The object of SolForge is to take your opponent from 100 life points down to 0 life points by playing creatures and spells.  Creatures can be played into one of five different lanes, and those creatures will attack the opponent down that lane every attack phase (both on your turn or your opponent’s turn as long as they do not have “summoning sickness”) until they are destroyed.  If there are two creatures in the same lane, those creatures will trade permanent damage to each other.  For example, if you have a 5 attack, 4 health (denoted 5/4) creature and your opponent has a 2/2 creature, your creature will deal 5 damage and kill your opponent’s creature while your opponent’s creature will deal 2 damage to your creature.  This leaves your creature in lane as a 5/2 creature.  But be careful; many creatures have “on death” effects that could be hazardous to your health!

Unlike Magic, you cannot play any cards during your opponent’s turn, just as he/she cannot play spells during your turn.  However, as noted before, every creature that does not have defender or “summoning sickness” will attack its opponent every attack phase.  This means you will have to be a bit careful not to leave a lane undefended because that creature will attack you every chance it gets!

Finally, one of the greatest things about SolForge is that it is 100% free.  There are no cards that you can acquire only by paying real money (so it is not pay-to-win), meaning that if you play the game enough and claim your daily rewards, you can get every card in the game for free!  There are three ways to acquire daily rewards.  First, you get a reward just for logging into the game for the first time during the day!  Second, you get another reward for beating an opponent for the first time each day.  This opponent can either be an online opponent or a computer bot.  The third and final reward you can acquire each day is earned after you beat three opponents.  Again, these opponents can be either online competitors or computer bots.  If you want to build your collection faster, you always have the option of buying packs with real money, or you can follow my guide to free packs that also appears on this website (View Guide Here)!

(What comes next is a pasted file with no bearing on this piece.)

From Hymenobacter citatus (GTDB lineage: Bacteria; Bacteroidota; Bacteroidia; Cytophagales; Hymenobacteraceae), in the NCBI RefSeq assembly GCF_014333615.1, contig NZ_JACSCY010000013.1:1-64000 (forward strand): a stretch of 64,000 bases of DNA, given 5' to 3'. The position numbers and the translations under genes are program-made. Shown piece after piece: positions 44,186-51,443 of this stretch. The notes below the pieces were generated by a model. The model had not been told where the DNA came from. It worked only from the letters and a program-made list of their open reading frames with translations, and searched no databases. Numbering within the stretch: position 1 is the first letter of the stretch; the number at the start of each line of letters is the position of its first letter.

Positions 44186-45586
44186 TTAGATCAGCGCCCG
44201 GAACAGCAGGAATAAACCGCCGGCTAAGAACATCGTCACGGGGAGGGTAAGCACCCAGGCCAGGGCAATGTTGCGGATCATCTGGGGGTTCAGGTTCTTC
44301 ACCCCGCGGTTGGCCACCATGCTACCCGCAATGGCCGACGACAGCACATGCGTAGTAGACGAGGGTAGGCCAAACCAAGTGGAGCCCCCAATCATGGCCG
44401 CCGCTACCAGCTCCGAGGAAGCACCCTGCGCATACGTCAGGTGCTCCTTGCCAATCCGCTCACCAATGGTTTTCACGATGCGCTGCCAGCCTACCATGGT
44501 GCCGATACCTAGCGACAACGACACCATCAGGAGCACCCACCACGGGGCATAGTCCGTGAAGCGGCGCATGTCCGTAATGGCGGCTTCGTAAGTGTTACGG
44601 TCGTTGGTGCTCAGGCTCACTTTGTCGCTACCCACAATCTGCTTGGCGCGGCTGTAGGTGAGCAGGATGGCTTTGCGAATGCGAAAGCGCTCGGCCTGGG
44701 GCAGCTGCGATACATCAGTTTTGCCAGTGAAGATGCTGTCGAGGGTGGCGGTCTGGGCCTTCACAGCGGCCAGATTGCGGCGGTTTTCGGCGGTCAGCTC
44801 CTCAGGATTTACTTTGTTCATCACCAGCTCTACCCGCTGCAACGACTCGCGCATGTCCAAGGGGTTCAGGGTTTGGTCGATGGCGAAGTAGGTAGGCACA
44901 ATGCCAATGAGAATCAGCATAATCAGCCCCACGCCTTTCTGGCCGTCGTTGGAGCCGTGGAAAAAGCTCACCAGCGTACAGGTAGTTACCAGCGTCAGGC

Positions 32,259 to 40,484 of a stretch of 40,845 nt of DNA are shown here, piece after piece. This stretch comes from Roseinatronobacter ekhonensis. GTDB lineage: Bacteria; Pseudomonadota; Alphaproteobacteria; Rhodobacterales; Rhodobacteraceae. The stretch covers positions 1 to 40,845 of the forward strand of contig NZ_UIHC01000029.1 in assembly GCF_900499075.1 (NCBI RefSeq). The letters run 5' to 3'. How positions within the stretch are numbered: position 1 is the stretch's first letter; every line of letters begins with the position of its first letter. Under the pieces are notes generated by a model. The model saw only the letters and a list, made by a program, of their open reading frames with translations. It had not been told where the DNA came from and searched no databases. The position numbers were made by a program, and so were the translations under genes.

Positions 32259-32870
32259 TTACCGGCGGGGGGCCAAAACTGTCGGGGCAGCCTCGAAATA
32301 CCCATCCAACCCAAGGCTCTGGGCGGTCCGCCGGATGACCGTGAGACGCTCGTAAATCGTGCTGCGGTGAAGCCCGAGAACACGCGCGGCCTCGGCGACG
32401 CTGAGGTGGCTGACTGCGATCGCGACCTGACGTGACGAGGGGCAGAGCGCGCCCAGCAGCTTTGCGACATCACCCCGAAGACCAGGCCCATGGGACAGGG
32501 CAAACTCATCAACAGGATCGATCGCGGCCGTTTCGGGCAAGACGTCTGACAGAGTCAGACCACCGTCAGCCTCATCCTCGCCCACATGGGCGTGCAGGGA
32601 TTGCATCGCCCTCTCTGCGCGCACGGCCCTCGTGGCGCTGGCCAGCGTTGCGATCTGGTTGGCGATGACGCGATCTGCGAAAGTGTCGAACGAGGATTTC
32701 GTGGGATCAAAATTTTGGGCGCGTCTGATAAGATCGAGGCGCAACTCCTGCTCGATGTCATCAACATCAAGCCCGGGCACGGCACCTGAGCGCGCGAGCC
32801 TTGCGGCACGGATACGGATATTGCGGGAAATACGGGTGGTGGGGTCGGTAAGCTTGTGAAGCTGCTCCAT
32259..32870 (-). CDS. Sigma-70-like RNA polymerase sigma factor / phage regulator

The Cards

Let’s start taking a look at the cards in your collection.  Cards fall into one of two types: creatures or spells.  Creatures are summoned in lanes and stay there until removed either by an effect or death.  Spells offer game changing effects and are played directly onto the battlefield (not in a specific lane).  Some spells offer permanent effects (for example, target creature gains +3 attack and +3 health) while other spells offer temporary effects (for example, target creature gets -health equal to its attack this turn).

Each card of SolForge (both creatures and spells) has three levels; each level is more powerful and provides you more benefits than the previous level. Every card in your 30 card deck starts at level 1. Once you play a card, it levels up and moves to your discard pile. Once your discard pile is shuffled back into your deck, you have a chance to draw it again and play it with its level 2 abilities. Playing the level 2 card levels it up one more time. Playing cards isn’t the only way to level them up, however. Some cards have effects that allow you to level up extra cards per turn. This is a great way of ensuring you the best chances at drawing the most powerful creatures and spells during the course of a game.

Factions

Each of the two types of cards can be found in the four factions of SolForge.  Factions in SolForge are like colors in Magic, and each faction has its own play style.  Alloyin tactfully levels cards up and aims at lowering your opponent’s chances at dealing big damage.  Tempys plays fast and loose and tries to use battle gimmicks to burn your life total away as quickly as possible.  Nekrium brings dismay to the battlefield by lowering your opponent’s creature’s attack and health while causing mayhem when your own creatures die.  Uterra punishes your opponent with big, powerful creatures, and they can fill lanes instantly to overwhelm your opponent.

Rarities

Each card of SolForge also has a rarity.  The rarity is how hard it will be to collect a certain card.  There are four different rarities.

Common cards are the easiest of the cards to find.  Most commons aren’t the best cards, but don’t overlook these cards when building your deck.  Some commons can be very good in the right deck!  You will most likely be able to find many copies of common cards in your card collecting career.

Rare cards are slightly harder to find.  Rare cards will make many decks better.  You are guaranteed one rare card or better in every Basic Pack.

Heroic cards will be much harder to find and collect.  Heroic cards are often very good, and they will probably be used to make up the back bone of your deck.  You are guaranteed one heroic card or better in every Normal Pack.